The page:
Sometimes we cried. Sometimes we pointed fingers and got really mad. More than one time I wanted to give up, but most of the time we loved each other a lot and sang silly songs together. You call members of a sorority your sisters for a reason — however clichéd it might sound, they do become your family, and are sometimes a better and more accepting family than the one you were born into.
One of the best parts of being in Theta Zeta Upsilon was organizing events. We did a Dark Side of OZ(Y) screening, a 1999 dance, a winter ball, voter registration, several un-birthday parties, sumo wrestling in the quad, and heart disease and breast cancer benefits.
Although it’s so rewarding, starting a sorority is really difficult; I won’t sugarcoat it. We began in September and did not officially get our letters until February. If you’re interested in starting one, consider having an affiliated fraternity or sorority within the college or university to assist you in your endeavor. It’s easier to start sororities in smaller colleges, I’ve found, but that doesn’t mean a large university Greek network won’t be inviting.
Because we built Theta from the ground up, our path was bit different from joining an already established sorority. These are my tips if you’re interested in joining one.
1. I recommend looking for a non-nationally affiliated sorority, unless your fraternity or sorority is dedicated solely to the LGBT community. Nationally affiliated sororities often have higher dues because you’re paying people to have a day job and look after your sorority. If your sorority is unique to your college or university, you’ll be allowed to have more input on how it is run and there won’t be as many politics to deal with.
2. If you do want to join a sorority that is nation-wide because your parents were a part of it or because you like the way their letters look on sweatshirts or because they seem super nice and welcoming, make sure you do your homework and find out how much it’s going to cost you to live in the sorority house and pay dues. Talk to lesbians around campus and see what sororities they are a part of, if any, because that will be your biggest clue to see which ones are gay-friendly.
3. If you decide to pledge or rush or go to bid day or whatever your university calls it and you no longer want to be a part of the organization, quit. You can talk to your Pledge Master or Recruitment Chair (I was a Pledge Master and talked one woman out of quitting while telling another it might be for the best) and you can quit. Don’t let anyone tell you it’s not allowed. It is.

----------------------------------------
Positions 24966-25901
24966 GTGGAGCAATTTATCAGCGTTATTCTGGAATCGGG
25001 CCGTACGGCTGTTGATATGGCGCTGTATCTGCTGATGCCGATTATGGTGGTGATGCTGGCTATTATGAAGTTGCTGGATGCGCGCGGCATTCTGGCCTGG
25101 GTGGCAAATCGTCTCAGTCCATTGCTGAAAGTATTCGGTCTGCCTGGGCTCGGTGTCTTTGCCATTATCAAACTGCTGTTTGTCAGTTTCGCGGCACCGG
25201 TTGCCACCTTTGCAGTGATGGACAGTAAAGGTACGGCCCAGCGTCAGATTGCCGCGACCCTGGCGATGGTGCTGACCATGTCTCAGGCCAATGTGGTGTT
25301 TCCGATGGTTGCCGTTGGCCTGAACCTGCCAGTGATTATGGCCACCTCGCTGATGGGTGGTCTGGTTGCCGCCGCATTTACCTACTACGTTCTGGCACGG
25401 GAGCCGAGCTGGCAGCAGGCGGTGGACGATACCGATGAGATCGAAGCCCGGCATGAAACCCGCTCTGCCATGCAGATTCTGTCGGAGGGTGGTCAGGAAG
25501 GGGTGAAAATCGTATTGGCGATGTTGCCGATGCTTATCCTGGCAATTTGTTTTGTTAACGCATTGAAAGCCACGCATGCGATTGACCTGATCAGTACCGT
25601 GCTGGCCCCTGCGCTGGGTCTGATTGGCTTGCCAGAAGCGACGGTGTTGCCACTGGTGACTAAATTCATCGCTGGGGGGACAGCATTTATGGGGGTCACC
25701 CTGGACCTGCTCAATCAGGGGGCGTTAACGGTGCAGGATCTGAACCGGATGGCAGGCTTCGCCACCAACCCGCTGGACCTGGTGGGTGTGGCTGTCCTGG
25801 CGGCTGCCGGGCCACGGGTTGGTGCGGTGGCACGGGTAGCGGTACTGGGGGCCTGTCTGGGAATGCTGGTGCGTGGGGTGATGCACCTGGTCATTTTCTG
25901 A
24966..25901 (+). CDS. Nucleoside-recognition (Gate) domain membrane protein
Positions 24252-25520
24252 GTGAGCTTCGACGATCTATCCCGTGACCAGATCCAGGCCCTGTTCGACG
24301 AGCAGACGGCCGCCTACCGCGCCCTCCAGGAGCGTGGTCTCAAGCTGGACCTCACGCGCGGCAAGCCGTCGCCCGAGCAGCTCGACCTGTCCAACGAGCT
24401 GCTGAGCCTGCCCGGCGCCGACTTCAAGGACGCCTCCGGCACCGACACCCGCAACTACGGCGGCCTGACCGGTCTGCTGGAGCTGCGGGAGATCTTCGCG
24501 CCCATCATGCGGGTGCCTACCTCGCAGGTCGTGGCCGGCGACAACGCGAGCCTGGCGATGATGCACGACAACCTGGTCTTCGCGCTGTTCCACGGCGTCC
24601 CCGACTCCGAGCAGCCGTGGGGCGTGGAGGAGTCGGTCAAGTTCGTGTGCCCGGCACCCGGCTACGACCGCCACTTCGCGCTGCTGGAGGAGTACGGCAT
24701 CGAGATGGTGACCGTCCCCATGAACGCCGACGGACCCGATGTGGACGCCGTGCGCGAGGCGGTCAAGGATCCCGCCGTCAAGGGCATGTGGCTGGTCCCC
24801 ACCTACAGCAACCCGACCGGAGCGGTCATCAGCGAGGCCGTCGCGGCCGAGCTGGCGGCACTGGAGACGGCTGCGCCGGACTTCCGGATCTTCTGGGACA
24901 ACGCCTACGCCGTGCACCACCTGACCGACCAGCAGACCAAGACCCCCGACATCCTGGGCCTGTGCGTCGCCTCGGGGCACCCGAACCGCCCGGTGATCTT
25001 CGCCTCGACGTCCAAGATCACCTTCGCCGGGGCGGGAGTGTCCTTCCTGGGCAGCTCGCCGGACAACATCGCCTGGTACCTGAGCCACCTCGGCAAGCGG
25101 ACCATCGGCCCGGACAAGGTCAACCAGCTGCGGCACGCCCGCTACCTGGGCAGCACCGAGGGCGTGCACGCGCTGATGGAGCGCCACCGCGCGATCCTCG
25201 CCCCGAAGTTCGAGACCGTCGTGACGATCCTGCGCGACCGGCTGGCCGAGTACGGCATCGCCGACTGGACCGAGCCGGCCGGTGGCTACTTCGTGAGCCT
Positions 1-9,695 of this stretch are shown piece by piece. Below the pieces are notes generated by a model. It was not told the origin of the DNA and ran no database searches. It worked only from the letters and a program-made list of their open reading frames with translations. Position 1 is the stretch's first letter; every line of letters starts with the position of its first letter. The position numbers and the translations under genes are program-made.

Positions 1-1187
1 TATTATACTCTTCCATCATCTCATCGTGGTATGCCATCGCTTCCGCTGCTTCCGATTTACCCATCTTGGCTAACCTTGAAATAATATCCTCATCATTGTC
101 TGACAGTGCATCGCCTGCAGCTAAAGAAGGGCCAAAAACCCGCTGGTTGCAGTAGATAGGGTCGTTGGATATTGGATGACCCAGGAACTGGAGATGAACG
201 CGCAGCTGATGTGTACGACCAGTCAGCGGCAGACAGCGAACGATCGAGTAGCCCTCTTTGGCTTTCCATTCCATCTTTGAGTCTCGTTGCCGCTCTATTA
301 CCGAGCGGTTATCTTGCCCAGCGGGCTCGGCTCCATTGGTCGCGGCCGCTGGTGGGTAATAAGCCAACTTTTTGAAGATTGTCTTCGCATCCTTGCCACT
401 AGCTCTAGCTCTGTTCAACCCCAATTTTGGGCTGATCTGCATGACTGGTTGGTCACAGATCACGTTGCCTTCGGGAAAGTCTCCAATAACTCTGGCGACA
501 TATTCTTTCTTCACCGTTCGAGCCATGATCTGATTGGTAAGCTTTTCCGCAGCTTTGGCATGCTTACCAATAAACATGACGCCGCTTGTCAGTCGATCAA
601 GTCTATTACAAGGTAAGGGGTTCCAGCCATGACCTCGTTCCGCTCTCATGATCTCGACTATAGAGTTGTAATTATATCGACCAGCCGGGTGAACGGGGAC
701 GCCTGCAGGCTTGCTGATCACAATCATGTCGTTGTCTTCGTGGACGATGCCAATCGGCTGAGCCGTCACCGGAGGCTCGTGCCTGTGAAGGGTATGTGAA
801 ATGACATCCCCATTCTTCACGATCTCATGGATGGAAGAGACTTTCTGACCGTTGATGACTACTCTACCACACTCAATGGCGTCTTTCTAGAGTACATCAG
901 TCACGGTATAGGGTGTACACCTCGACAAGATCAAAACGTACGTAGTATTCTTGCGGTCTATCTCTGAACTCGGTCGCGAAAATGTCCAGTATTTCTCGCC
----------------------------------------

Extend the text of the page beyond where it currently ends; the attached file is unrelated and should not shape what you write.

4., Absolutely, by no means subject yourself to embarrassing things to convince other people to like you. Hazing is illegal in most states. Theta Zeta Upsilon pledges wore something as a symbol they were pledging and they had to wear it for around three months. No pledge ever had to chug beers until they passed out, run around the quad naked, sleep with anyone, etc. to get in to our sorority. Don’t ever let sisters tell you that they did it so you deserve to do it too. Report any sorority hazing to the Greek and Pan-Hellenic Councils or Student Government Organizations through your university or college, because hazing should be taken seriously.
5. Do not date your sorority sisters. Do not do it. I know this is what bad movies and pulp fiction books of the 1950s want you to believe is sexy and a good idea, but it’s not. Date girls from other sororities if you’re seriously attracted to the Greek life girls, but do not date within your own sorority. It will make everyone miserable, including yourselves when you break up and can’t stand to be in the weekly meetings together.
Each sorority is different. My sorority didn’t allow us to be drunk at our own events, but some sororities encourage it. Do your homework and talk to the sisters of the sorority (not just the Recruitment Officer) to see how they feel about their own organization. There are a few sororities that give the rest of us a bad name, but in general, I find that sororities are very inclusive and accepting. There are definitely trans*-inclusive fraternities and sororities out there, I promise.
If you don’t feel like you’d fit in with a sorority, I still recommend joining organizations and clubs you’re passionate about, and of course, join the GSA or Pride club. That’s where the intelligent, passionate, cute girls hang out.
Special Note: Autostraddle’s “First Person” personal essays do not necessarily reflect the ideals of Autostraddle or its editors, nor do any First Person writers intend to speak on behalf of anyone other than themselves. First Person writers are simply speaking honestly from their own hearts.